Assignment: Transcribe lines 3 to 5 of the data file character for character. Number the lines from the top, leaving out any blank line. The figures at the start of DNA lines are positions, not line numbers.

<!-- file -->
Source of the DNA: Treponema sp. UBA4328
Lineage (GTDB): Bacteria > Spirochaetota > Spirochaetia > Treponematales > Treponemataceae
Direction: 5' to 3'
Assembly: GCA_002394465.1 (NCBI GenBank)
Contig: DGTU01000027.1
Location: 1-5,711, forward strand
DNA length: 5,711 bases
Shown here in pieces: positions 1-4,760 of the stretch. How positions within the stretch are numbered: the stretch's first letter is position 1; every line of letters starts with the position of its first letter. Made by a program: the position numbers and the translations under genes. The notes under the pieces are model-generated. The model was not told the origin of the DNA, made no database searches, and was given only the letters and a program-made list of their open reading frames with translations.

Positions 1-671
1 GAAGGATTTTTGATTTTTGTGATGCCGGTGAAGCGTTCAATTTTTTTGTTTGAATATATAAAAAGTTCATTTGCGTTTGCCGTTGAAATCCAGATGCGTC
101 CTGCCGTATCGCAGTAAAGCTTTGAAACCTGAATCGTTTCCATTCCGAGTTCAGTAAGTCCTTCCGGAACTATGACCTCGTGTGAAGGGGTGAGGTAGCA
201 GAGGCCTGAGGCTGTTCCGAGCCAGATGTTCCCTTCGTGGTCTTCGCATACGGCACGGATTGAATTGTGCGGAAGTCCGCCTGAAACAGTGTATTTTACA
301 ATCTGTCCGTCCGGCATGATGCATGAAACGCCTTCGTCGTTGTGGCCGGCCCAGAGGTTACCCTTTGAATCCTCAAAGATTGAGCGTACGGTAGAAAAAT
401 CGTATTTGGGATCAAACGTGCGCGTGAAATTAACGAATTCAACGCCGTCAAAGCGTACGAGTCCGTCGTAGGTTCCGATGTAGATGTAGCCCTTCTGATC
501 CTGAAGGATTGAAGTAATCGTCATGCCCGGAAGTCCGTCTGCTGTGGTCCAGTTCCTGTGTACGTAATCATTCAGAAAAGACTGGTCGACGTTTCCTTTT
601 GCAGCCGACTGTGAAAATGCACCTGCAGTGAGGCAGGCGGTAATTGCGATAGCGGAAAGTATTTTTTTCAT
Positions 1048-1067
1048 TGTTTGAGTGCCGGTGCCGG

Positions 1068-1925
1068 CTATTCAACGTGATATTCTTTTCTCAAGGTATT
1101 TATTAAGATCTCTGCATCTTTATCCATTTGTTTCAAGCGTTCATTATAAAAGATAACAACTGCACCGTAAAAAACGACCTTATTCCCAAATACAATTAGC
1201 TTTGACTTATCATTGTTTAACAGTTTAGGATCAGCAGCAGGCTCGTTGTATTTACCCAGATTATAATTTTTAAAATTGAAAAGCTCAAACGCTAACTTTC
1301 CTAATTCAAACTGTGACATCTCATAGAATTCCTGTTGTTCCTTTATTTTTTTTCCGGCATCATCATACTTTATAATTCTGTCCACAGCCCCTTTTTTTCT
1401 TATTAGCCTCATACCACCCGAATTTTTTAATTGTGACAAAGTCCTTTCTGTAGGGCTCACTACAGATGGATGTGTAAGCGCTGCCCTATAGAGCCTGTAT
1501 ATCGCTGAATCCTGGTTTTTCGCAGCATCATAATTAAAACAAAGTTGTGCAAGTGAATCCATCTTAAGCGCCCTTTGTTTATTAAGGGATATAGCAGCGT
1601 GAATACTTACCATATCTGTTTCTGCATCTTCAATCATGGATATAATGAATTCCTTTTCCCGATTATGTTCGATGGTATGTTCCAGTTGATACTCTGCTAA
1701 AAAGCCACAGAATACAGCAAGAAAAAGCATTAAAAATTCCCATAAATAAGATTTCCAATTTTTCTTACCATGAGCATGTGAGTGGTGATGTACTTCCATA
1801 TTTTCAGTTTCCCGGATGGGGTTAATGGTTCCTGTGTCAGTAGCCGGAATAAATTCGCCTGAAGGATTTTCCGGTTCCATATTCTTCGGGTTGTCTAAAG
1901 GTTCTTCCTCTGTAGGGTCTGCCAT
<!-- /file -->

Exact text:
Direction: 5' to 3'
Assembly: GCA_002394465.1 (NCBI GenBank)
Contig: DGTU01000027.1